But no matter how loose the given characteristics or definitions were, there is one physical element that I always defined for myself in a singular fashion. That element was the thin white/silvery line of light that sliced in one fashion or another through the frame. I always saw it in some form or another as the dividing line, as the border and entry point between the two cultures.
As a way to give a better understanding of what goes on during the actual shoot, let’s follow through with the last line from my answer to question above, “I have to remain focused and be present”.
My being completely present means that all research done and/or any thoughts about particular idea(s) are relegated to the deep recess of the mind. It is as if all information were stored in the electronic cloud, and the pertinent bit of information automatically downloaded itself to fluidly inform the image making process. The downloading happened so fluidly pure and fast that physical recognition at that particular moment is of no practical use and so that physical function is disengaged. (Only at the end of the shooting day while reviewing the images does the physical consciousness fully reengaged in that process, and the image files completely expanded themselves to fully reveal their contents. As I focus on an image of interest during the review, what took place at that moment while shooting is vividly replayed in my head.) It’s a surrender to what is, a surrender to the moment while absolutely not losing oneself.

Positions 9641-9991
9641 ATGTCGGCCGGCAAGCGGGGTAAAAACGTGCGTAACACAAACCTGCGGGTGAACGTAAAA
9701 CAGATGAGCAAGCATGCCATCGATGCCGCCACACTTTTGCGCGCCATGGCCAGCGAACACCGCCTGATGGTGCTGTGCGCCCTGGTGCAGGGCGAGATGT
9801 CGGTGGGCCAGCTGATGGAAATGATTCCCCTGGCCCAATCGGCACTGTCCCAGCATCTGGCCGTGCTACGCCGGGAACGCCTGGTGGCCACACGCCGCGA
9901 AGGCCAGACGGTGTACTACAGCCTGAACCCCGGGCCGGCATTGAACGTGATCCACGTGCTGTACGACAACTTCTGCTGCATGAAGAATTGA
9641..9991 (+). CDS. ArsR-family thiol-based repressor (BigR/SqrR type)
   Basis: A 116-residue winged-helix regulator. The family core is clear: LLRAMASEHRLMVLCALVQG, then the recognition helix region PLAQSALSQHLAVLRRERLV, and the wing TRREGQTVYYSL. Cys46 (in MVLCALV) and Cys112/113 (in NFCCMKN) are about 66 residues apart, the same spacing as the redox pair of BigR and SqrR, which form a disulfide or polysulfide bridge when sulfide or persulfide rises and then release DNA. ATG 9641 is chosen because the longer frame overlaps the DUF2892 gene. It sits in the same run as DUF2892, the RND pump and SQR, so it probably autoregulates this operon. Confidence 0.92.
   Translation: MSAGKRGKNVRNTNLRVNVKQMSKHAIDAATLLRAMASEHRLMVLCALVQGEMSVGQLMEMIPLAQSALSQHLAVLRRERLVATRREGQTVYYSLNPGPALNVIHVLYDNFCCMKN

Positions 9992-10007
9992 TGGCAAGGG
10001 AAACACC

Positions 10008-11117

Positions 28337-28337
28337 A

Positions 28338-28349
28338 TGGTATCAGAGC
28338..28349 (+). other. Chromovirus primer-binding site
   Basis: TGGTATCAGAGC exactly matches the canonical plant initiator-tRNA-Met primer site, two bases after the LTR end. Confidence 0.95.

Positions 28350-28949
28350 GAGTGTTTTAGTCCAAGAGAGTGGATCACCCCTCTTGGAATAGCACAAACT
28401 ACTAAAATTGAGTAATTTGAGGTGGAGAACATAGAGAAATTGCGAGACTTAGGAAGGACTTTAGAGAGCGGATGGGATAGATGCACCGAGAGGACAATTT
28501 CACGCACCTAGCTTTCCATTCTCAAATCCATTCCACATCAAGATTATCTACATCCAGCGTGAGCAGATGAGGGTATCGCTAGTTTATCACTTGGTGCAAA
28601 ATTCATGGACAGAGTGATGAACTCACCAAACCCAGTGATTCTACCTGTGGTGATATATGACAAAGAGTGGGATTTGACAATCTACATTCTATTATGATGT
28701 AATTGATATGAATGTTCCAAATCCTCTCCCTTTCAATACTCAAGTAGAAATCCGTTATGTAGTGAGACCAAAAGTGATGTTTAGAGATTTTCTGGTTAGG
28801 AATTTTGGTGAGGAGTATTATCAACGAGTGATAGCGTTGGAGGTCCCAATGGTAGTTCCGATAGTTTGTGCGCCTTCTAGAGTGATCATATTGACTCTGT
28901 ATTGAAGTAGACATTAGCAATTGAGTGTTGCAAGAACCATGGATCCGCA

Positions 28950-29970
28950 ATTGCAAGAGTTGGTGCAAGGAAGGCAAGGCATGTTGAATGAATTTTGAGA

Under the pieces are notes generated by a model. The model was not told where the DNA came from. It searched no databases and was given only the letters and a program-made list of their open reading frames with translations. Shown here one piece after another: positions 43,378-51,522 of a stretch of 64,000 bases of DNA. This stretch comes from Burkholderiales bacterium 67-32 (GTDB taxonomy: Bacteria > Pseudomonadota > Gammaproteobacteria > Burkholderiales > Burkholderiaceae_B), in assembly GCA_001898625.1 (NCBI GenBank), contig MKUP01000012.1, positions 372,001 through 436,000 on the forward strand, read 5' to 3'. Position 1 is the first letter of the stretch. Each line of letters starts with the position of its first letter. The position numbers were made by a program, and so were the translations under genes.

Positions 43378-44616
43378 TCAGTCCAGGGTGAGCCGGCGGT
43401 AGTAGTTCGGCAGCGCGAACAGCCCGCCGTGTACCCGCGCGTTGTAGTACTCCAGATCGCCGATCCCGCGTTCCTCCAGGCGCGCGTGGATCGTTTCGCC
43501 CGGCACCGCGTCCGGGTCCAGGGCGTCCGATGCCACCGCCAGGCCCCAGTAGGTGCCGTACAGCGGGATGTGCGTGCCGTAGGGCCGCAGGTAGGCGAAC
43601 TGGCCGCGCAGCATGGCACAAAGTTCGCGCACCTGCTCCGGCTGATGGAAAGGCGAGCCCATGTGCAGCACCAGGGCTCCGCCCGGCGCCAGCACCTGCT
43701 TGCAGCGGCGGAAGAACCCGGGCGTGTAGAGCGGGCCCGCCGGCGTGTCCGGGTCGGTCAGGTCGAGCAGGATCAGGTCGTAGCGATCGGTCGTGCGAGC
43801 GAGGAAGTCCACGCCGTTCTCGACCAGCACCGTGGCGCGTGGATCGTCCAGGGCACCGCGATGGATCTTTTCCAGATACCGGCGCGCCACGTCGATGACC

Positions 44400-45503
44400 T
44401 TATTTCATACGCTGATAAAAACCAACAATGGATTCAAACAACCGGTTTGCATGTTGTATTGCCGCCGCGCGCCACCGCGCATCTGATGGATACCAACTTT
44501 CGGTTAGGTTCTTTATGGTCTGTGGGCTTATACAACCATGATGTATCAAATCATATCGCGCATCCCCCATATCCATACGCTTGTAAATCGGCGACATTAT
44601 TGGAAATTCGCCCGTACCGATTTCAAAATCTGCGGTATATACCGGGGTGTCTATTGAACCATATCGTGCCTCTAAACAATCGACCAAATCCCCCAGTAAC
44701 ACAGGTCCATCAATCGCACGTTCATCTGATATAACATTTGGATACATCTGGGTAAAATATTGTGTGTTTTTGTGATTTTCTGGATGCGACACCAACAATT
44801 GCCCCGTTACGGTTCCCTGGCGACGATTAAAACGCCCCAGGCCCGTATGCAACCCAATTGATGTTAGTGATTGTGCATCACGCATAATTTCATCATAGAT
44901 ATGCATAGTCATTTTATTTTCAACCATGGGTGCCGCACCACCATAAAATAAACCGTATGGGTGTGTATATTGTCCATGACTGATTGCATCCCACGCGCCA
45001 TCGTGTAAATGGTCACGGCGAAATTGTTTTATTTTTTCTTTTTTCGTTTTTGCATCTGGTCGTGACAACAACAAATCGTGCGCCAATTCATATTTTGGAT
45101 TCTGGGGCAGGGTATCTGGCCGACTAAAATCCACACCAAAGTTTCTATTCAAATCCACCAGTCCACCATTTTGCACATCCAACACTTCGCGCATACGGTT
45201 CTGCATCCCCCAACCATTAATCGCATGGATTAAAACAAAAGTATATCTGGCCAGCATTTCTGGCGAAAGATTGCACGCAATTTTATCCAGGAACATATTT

That process of seeing has also become some sort of a blueprint of life for me. I always try to remain open, and to remain present, without losing a sense of myself.
In this time of Corona, how do you find light in your day?
I try to create, that always brings in the light, especially when it’s all flowing. But a sure boost is to blast music at a high decibel with the headphone on for a short period of time. Unwise, but it works and it’s fun. Am spending time making videos about what I am doing, and how the shelter-in-place is affecting me.
What is next for you creatively? What are you working on?
I just completed a new series titled “Echoes of Past Present”
Two short videos from the ones I have been making gives a visual idea about the series. Please see links below to view. The first link is the very first video done.
About Leslie Jean-Bart
Born in Haiti where he acquired his love for the ocean, Leslie Jean-Bart has been living in New York City since he arrived in the US in 1967. After earning a master’s degree in Journalism from Columbia University, Jean-Bart embarked on a photography career that resulted in the creation of images that have garnered awards and recognition.
Earlier days found Jean-Bart on staff at Sotheby’s and Christie’s where he was surrounded daily by the world’s greatest art. Freelance assignments took him all over the world, as he shot for clients in Japan, Brazil, Iceland, Cyprus and Portugal. His commitment to his craft and his defined vision, resulted in a variety of commercial projects, and several published award winning books. A special collage project of Billie Holiday and Charlie Parker for the Verve Music Group was cited for excellence.
Jean-Bart began exhibiting in 2001, when a number of his collages were part of the exhibit “Committed To The Image: Contemporary Black Photographers” at The Brooklyn Museum. From 2001-2003 he took part in a number of group exhibits at Monique Goldstrom Gallery
in SoHo, NYC.
During the last several years Jean-Bart put his career, but not his art on hold. Committed to the care of his mother who has dementia, Jean-Bart became her daily guardian. During this very trying time he soothed his soul by photographing water and reflections. The call to somehow combine the ocean or water and the camera was never far from his mind during the past two decades, and in 2009 the call became a mission and a project was birthed.
The ensuing series titled “Reality and Imagination“ is the culmination of years of working the science and magic that is photography and a never ending love of water, light, shape, form and collage.